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Luxury Unfiltered: Brand stories are the secret to creating desirability

April 17, 2024

Daniel Langer is the founder and CEO of consulting firm Équité.


By Daniel Langer

Success in luxury is all about the ability to create desire.

The mistake many brands are making is to over-rely on product and not enough on the brand story. The reason is very simple: products are tangible, while the story is intangible.

Hence, intuition often leads managers to believe that the value of a brand lies in its products rather than its story. However, this intuition is wrong.

Emotional appeal
Let me be very clear: products are incredibly important.

The creativity, effort, and intentionality that needs to go into the product creation process is critical, followed by incredible craftsmanship. When someone buys a luxury item, they expect something exceptional.

However, the value that a brand creates is mainly — in some cases 95 percent or more — in the story. In other words, products are important, but the brand story is what drives the value for the client.

Through my academic research, I was able to show that luxury brands carry three value components. First is functional value: the perceived value through tangible or measurable product attributes.

Second are emotional value attributes that stimulate emotional responses, such as design or the feel of materials. Both value components are vastly product-related.

The third value is what I call Added Luxury Value (ALV), driven by the anticipated perception shift of the person who buys a luxury good. This third component is highly personal and explains why people are willing to pay enormous price premiums.

When I measured ALV in my studies, it became by far the largest value component, eclipsing the other two product-related values. Hence, the brand story carries most of the value.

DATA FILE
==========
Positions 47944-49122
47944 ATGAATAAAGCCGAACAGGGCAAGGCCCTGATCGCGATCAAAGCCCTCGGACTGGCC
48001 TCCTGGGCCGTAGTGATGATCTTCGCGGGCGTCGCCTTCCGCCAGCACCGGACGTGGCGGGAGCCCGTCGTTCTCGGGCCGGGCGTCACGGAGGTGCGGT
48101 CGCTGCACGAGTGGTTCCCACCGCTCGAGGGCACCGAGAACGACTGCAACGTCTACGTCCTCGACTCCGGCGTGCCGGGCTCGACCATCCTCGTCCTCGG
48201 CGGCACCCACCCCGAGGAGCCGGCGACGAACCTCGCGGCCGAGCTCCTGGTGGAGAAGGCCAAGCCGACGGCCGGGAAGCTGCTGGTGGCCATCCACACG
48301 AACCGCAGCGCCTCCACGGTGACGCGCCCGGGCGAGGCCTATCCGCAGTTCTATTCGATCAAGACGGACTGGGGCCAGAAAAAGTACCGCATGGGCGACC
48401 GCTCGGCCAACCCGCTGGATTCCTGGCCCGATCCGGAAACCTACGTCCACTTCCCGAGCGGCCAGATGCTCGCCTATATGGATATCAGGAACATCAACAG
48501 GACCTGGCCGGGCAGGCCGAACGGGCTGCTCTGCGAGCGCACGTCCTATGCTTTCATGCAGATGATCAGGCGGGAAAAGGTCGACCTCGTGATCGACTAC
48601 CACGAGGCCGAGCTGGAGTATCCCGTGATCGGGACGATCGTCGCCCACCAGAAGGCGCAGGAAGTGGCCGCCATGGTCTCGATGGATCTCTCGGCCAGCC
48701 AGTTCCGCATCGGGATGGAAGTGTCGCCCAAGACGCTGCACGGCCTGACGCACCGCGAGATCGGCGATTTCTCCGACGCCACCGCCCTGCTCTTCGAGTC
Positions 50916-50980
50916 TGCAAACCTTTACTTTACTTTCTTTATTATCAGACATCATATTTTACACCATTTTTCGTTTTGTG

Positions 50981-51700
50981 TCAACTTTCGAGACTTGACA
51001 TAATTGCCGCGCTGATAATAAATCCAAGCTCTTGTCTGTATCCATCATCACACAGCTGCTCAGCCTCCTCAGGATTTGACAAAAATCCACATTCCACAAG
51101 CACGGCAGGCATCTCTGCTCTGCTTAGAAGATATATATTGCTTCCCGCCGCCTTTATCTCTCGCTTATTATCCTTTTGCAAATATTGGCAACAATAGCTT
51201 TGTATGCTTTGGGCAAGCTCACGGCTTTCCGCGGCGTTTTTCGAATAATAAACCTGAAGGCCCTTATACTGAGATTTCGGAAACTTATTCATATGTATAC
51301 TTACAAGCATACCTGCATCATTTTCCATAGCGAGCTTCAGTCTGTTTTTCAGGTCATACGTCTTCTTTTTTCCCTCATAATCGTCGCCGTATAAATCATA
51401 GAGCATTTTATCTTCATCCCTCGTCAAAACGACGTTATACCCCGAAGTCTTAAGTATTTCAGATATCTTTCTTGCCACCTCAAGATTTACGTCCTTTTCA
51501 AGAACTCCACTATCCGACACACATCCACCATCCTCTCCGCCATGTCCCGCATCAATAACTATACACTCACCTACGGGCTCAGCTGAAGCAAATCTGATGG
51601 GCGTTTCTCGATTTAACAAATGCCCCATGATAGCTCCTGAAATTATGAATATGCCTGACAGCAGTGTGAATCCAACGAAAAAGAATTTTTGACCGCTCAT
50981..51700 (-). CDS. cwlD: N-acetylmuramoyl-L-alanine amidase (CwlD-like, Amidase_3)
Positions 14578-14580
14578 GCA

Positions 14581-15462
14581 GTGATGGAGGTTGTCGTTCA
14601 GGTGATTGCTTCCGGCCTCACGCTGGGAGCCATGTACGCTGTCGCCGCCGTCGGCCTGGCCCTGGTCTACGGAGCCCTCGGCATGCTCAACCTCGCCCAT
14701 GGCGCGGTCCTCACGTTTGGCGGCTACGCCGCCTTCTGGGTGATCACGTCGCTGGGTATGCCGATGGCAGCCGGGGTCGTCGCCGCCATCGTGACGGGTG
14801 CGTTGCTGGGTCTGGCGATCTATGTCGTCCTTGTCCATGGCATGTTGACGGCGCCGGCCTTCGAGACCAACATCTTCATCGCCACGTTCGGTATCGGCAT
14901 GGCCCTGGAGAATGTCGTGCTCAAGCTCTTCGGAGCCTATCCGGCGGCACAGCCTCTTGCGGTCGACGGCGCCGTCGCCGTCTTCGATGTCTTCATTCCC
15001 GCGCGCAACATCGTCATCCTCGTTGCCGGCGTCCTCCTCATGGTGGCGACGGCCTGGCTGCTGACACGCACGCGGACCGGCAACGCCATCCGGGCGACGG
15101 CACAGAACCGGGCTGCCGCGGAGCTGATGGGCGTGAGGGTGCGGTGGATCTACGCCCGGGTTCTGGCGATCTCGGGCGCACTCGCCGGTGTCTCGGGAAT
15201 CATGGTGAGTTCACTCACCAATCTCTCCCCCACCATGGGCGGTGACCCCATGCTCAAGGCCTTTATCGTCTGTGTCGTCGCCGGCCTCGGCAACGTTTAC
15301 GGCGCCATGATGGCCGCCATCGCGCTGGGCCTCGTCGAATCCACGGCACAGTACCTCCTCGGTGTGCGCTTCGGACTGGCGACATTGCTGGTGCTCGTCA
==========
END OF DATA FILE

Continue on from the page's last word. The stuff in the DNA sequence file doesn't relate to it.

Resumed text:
When we analyze the most successful luxury brands, they are excellent brand storytellers with full clarity on their core values. Volatile or declining brands almost always lack the ability to do so effectively.

Some tell a category story — something generic — instead of a brand story. Many brands tell no story at all.

In brand audits I found that across luxury categories, most marketers have significant deficits in this area; we speak about 90 percent or more. Lack of storytelling significantly impacts their ability to create desirability and sustain value proposition in several cases.

Apples to apples
Burberry, for example, has a very generic brand story and was unsuccessful in launching handbags at significantly higher price points. It should have prioritized storytelling before launching higher-priced items.

The challenge for labels like Burberry is that our brains are wired in a way that automatically draws comparisons between brands.

If the story is undifferentiated, “category stories” included, then the brain anchors the value of the brand to similar brands and the willingness to pay is significantly impacted.

Brand storytelling has significant economic ramifications, therefore playing an existential role as it relates to the resonance of luxury brands. Articulating what the brand means in the life of the customer becomes make or break.

This approach does not focus myopically on the product category or an abstract and generic country of origin concept. Instead, it connects the brand to the fabric of the customer's personal identity and experience.